The Yellow Dog Project

| Mary Bays

A yellow collar, leash or ribbon indicates a dog is nervous or has health issues and should not be approached without permission. The Yellow Dog Project lets us know


It’s hard to resist the urge to greet every dog that walks past when you are a dog lover, but should you think twice before reaching out for a quick pat? Have you ever paused to say hello to a dog, only for them to growl or back up behind their owner?

If you love dogs, this can be especially hurtful. But the truth is, an anxious or aggressive dog may not always show signs of fear until it's too late, so the best course of action is to be cautious around new dogs.

Not all dogs are welcoming of human contact -- some are fearful dogs, and they have their reasons for being this way. There's no way to know this about a dog from an introductory greeting, and that's exactly what the Yellow Dog Project seeks to correct.

What Is the Yellow Dog Project?

The Yellow Dog Project is a non-profit organization that educates the public on how to greet a dog safely and reduce bad interactions. Many dog owners are choosing to label their dogs if they need a little extra space in public by tying yellow ribbons to their leashes or collars. This makes it abundantly clear that you’re approaching a reactive dog or a dog who may present with aggressive behaviors if greeted in a manner that sets off their canine anxiety.

Which Dogs Need Yellow Ribbons?

A dog with a yellow ribbon on their leash may need additional space for a variety of reasons, including health issues, separation anxiety, rehabilitation concerns, or training.

Dogs with fear or anxiety challenges may not recognize the friendly intentions of an outstretched hand. Some dogs can be reactive or scared around other dogs and may even be in training to learn how to behave in a positive manner in public settings.

Dogs with a yellow ribbon on their leash are not necessarily aggressive. Just like people, some dogs are more outgoing than others. A dog who prefers their personal space may become defensive when someone unfamiliar gets too close.

Other dogs who wear a yellow ribbon suffer from medical conditions that can cause them to experience pain when they are touched. Someone who pets a dog without asking wouldn’t know when a pat or tussle of the fur might unintentionally cause pain, so a yellow ribbon is a terrific visual reminder to ask owners first before interacting with their dogs.

How to Greet Unfamiliar Dogs

While it is especially important to approach dogs wearing yellow ribbons slowly, there are some basic rules that should be followed anytime you approach an unfamiliar dog, whether they're donning a ribbon or not.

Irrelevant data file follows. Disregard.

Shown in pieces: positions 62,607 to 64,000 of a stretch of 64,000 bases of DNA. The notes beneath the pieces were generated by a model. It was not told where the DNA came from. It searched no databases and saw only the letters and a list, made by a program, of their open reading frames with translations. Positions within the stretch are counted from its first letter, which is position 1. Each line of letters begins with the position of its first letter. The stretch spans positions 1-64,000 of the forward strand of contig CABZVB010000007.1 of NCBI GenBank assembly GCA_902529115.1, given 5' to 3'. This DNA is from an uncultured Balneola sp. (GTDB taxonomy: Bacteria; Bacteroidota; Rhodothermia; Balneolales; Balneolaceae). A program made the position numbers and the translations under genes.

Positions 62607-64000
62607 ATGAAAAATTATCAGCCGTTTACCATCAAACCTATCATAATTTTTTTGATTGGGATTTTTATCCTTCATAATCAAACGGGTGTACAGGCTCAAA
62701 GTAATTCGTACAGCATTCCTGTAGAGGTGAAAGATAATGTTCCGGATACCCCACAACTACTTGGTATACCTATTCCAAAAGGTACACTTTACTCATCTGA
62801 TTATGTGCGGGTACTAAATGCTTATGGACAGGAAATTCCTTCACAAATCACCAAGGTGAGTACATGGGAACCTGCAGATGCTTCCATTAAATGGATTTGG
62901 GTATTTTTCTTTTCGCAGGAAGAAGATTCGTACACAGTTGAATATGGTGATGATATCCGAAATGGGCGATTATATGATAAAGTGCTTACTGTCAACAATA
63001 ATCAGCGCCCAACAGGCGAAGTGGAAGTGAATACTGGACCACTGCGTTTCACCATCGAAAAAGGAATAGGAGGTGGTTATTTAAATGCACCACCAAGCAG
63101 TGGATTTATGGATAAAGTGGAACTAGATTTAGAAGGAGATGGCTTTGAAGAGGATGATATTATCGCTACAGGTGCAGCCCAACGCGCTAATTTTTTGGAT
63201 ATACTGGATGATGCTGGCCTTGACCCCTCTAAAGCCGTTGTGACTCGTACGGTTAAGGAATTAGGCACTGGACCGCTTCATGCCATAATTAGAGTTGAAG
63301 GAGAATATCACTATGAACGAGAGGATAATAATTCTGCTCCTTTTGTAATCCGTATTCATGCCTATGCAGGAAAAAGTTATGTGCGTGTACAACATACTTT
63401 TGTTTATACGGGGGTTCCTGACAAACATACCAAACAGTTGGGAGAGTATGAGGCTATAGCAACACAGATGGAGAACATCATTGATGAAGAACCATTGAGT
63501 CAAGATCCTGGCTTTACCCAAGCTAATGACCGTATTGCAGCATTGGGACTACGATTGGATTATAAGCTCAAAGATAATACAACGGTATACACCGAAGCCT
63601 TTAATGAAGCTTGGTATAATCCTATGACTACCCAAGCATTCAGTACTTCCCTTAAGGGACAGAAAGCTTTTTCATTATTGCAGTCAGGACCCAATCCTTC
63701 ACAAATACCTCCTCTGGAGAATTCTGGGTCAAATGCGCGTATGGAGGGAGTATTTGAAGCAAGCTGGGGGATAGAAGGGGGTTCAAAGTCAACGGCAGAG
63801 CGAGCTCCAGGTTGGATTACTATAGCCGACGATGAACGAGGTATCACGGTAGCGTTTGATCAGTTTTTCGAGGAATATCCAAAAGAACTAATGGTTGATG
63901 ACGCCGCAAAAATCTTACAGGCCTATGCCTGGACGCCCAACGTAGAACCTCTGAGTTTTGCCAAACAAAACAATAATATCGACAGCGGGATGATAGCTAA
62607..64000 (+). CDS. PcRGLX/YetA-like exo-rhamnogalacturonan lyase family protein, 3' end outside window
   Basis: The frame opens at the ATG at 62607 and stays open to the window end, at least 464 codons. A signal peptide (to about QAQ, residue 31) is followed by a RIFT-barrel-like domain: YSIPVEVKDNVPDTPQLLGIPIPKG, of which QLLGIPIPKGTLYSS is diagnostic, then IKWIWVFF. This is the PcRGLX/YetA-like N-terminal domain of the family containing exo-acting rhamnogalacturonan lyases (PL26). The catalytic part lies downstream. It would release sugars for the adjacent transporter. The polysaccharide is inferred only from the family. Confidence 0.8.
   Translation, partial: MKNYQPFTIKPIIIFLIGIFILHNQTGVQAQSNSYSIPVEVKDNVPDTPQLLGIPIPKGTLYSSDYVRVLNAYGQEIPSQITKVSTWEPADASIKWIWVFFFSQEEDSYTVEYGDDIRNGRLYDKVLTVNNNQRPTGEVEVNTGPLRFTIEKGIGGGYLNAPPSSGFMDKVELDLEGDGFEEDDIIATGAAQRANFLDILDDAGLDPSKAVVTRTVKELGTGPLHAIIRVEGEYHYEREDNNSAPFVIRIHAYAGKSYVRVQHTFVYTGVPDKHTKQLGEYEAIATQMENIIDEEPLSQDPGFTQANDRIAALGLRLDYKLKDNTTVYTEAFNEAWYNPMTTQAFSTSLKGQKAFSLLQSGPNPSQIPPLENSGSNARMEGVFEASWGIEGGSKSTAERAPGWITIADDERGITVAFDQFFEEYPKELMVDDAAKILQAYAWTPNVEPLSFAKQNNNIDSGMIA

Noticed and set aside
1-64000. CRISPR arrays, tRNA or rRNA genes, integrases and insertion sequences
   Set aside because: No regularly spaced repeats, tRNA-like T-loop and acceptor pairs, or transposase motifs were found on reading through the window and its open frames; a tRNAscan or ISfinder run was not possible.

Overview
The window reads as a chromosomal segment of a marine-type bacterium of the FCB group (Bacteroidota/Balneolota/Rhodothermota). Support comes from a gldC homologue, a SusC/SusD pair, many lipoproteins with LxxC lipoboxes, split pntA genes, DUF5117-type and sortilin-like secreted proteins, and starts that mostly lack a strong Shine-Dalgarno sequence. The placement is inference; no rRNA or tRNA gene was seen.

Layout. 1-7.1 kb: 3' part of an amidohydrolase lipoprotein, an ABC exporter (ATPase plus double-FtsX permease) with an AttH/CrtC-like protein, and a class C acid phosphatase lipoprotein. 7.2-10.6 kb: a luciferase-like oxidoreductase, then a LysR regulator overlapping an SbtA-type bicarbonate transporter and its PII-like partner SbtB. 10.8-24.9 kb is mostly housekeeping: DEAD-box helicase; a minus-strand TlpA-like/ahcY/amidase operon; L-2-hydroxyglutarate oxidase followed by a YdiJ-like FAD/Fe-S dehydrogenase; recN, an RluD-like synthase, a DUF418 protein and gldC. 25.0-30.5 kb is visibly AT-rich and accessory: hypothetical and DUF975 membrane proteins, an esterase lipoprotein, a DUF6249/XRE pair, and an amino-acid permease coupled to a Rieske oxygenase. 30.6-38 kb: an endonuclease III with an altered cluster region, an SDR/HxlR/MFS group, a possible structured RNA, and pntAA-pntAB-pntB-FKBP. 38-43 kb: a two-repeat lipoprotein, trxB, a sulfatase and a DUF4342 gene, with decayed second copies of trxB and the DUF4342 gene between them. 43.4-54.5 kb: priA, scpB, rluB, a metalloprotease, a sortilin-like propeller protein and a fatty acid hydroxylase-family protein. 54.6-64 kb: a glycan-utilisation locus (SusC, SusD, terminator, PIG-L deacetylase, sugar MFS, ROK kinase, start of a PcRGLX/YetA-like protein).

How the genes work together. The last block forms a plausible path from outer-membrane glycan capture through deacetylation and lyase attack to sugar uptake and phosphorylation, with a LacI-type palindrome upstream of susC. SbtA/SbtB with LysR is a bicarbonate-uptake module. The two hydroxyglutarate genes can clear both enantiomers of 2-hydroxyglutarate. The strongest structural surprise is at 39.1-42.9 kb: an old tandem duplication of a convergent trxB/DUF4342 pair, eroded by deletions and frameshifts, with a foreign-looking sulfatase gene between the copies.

You should not approach a new dog without first asking permission from the dog’s owner. Only pet a dog if the owner gives their approval and the dog is displaying relaxed or playful body language and demeanor. You don’t want to threaten a dog by bending over the top of them to pet their head. Instead, squat down to be on the dog’s level. Do not put your face in the dog’s face or attempt to hug or kiss a dog stranger.

Avoid petting an unfamiliar dog’s muzzle, legs, feet, or tail, as some dogs are sensitive to having these areas touched. You should also understand basic dog body language -- a tail tucked between the hind legs, ears folded back, a lowered head, or a lack of eye contact are all signs that the dog is not comfortable.

Once you have the go-ahead from the dog's owner, slowly increase your "dog voice" to send the pooch the message that you are interacting with them. Then, with your arm outstretched and your palm facing upward, allow them to sniff your hand if they choose to do so. If you have gotten this far and the dog still seems welcoming, you may slowly and gently touch their head or ask for a paw.

Dogs learn who they like -- and who they do not like -- fairly quickly. The 1980's shampoo slogan is an apt description for how dogs feel about the humans they meet: "You never get a second chance to make a first impression." If your first interaction went badly, it will take a lot of work to regain the trust of an anxious dog.

Teaching Children to Greet Dogs

If you have children, remember to explain to them how to approach and interact with dogs of all shapes and sizes. Many kids become excited when they see a dog, bounding off towards them, shoving their hands in their space. This can be scary for dogs and dangerous for children.

To avoid these types of negative interactions, the American Kennel Club has several tips on best practices to prevent dog bites and give canines their space.

Teaching Your Dog to Greet Other Dogs

Ensure you know proper safety when it comes to introducing dogs to one another. Teach your pup how to politely greet their companions and know the signs your own dog displays when they are uncomfortable. Not all dogs like other dogs, so ask their owners before initiating an interaction.

How You Can Help the Yellow Dog Project

Educate those around you about the Yellow Dog Project. Spread the word about why some dogs have a yellow ribbon tied onto their leash and the importance of respecting their need for space. Do your best to be a good dog owner in public spaces – because people learn by example.

If your dog suffers from extreme anxiety or other fears and phobias that make them difficult to take out in public, consider taking them to a veterinary behaviorist to get to the root of the issue. Dog behavior problems are usually fixable, so hang in there, and in the meantime, get a yellow ribbon for your leash and collar!

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Mary Bays

Mary comes to AKC Pet Insurance with an extensive background in animal care. As a lifelong animal lover, she has a passion for promoting pet health and wellness. Mary lives in Kentucky with her orange kitty, "Cat" and her dog, " Wubbi".


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